During a long expedition such as a trek to the South Pole and back, there are always a number of items of equipment that really stand out, some good, some not so good. Here are my personal comments on some of our gear.
The Great Gear
I have been a fan of Fischer skis for many years. Once again the skis were as great as always. We used Fischer Country skis to ski to the Pole and I used tour X-calibur to kite back. As always, they are super reliable.
Recon GPS Goggles
The Recon GPS goggles were a last minute addition to our gear. These are normal goggles with a small magnified camera-type lens (screen) just below your eye and a GPS receiver. The user carries a separate blue tooth controller, I wore it on my wrist. The different screen pages give the user latitude, longitude, speed, distance and time traveled, max speed. With a small glance downward, the user can see the information displayed on the screen. I was able to charge the battery on our solar panel. This goggles were extremely useful for navigation, particularly in bad light. I found it fun to know our speed and how far we had traveled as we skied along. They were critical for navigation while kiting in bad light. In normal light, it was simply easier to navigate with the goggles than trying to look at the compass while kiting at 30 kph!
7Systems Endurance Supplements
Our expedition food contains lots of calories, up to 7000 a day but very little nutrition. It is the second expedition that I have relied on 7Systems Endurance Supplements to keep us healthy. I can honestly say that I have felt better on these last two expeditions than on previous expeditions.
Aluminum Sled & Gatineau Nordic Ski and Sled Runner Preparation
Michael and I designed a new sled. The goal was to have less resistance, better glide. I think we succeeded. This 7 kg sled was the easiest sled that I have ever had to pull. The runners (and our ski bases) were prepared by Wayne Johannson of Gatineau Nordic (with great advice from the folks at Fischer). Wayne prepped both the runners and skis like cross country racing skis for cold weather. In that last few days to the Pole we made better mileage, with a less experienced (and older) team than we did in 2008. For kiting we attached two sleds side by side for increased stability at high speeds. That also worked well.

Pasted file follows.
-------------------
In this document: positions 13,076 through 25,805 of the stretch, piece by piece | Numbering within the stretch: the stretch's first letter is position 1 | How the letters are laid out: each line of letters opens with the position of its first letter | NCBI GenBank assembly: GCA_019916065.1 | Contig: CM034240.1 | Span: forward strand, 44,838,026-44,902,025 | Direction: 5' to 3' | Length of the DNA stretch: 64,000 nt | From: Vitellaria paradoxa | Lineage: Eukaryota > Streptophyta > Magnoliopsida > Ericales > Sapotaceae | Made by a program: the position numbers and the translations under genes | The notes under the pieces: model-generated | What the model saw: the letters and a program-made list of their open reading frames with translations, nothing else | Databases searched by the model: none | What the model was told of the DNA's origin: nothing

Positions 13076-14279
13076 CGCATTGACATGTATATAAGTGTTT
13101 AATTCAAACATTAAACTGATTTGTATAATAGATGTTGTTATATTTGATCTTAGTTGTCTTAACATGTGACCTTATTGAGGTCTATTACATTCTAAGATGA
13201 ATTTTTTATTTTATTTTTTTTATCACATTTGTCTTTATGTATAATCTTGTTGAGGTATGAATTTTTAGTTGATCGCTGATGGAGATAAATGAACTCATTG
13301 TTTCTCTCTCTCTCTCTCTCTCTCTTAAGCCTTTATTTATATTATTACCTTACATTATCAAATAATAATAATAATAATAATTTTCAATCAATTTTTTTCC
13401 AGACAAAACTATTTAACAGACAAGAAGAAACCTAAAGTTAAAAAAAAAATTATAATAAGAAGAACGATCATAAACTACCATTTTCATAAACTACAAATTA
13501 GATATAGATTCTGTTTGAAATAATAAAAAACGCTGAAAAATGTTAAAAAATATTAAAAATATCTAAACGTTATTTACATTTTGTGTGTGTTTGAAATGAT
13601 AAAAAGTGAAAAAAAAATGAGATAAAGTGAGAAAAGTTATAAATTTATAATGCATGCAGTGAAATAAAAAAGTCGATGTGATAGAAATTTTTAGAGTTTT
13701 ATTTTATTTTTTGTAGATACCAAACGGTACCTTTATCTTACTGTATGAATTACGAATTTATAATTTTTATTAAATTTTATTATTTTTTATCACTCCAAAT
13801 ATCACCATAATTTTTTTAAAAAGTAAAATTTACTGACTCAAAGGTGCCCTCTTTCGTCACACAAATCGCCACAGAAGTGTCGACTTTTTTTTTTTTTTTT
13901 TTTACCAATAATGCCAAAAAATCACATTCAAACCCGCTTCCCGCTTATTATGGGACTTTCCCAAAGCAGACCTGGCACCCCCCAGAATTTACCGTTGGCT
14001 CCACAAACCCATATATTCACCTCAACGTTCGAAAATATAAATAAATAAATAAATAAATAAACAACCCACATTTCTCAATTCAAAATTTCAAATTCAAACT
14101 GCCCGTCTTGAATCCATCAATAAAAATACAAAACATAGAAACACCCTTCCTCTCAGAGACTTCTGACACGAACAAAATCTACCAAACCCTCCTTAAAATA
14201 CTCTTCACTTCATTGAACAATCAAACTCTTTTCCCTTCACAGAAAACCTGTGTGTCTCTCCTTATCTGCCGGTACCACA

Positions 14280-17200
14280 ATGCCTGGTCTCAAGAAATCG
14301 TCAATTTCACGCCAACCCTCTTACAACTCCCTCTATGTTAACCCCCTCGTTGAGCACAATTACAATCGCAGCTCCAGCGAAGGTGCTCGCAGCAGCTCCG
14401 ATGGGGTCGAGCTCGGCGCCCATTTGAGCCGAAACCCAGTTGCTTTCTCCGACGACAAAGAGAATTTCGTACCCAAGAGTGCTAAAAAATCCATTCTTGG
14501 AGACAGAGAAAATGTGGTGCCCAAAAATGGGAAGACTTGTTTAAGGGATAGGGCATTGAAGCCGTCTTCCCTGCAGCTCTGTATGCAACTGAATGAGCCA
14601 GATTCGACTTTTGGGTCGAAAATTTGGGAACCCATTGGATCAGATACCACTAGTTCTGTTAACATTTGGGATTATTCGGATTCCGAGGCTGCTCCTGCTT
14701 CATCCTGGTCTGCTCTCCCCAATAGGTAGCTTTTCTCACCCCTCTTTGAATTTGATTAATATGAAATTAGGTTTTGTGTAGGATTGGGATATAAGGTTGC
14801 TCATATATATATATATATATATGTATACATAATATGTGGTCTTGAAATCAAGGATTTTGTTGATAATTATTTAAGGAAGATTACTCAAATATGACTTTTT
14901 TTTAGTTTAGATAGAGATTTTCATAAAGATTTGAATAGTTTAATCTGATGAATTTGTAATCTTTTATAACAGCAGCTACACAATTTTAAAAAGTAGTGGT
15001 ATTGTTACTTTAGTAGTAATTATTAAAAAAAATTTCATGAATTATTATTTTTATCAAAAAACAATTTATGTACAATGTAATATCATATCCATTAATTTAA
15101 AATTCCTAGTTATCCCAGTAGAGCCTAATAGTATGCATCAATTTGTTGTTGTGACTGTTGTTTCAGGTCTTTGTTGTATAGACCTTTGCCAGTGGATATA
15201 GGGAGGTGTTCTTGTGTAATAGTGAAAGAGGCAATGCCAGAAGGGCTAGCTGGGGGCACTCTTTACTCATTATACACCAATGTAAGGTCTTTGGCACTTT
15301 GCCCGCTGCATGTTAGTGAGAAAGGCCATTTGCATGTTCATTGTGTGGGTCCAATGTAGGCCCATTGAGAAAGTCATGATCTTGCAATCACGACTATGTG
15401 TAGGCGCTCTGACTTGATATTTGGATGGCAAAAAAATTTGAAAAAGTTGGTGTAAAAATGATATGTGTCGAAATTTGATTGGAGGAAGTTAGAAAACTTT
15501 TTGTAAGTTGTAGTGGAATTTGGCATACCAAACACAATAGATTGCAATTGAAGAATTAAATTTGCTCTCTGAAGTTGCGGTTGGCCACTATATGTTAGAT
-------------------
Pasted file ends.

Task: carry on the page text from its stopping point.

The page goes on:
This tent, the Keron 4GT is perfect for Antarctica. It was fast to put up / take down, solid in high winds, warm in the sun. It was roomy. We had four people in the four-person tent, though it was a snug fit. Perhaps Hilleberg could make a winter version with no mosquito netting and snow flaps? We managed to break a pole but in three minutes we made a repair using the kit that comes with the tent! It is a well thought-out and well made piece of equipment.
Brunton Solar Panel and Re-chargeable battery
The fourteen watt Brunton solar panel and rechargeable battery work extremely well. We could charge the battery then charge our iPods, sat phone, goggles at our leisure or we could charge directly from the panel. This may sound obvious, a solar panel should charge but we had another model from another company and it didn’t work so well … it just never really seemed to charge as fast and as completely as the Brunton. It also folds into a nice neat package for transportation.
Ozone 5 meter Kite
This amazing kite was the back bone of the kiting portion of our expedition. We did 95% of the kiting with it. We had it on 60 and 40 meter lines in order to reach higher where there is more wind. This kite is easy for novices, like us to use but we could still reach speeds of 40 kph.
Then there is gear that disappoints …
Ozone Yakuza 8.3 meter kite
This kite was extremely difficult to fly. While that is our fault (not be proficient enough) one of the kites would not really fly at all. Eventually, after many hours, we determined that the kite had some technical issues which made it unstable. Of course we should have tested the kite completely but still it was disappointing to receive a kite that is not functionally.
Power Monkey Solar Charger
We had three of these little panels. While the panels worked really well, all the connector wires broke. With no connector wires, the panels become useless. Two of these panels were the “Extreme” model supposed to be for expeditions. Lots of thought and design went into the panel and battery but the connector wires are cheap wire that freezes and breaks.
Solio Bolt Solar Charger
In 2008 we used a Solio Classic to charge our iPods and it worked well. This time I tried the new Solio Bolt. Useless. It would not charge in cold weather. If I hung it inside the tent then it would charge extremely slowly. I eventually gave up trying.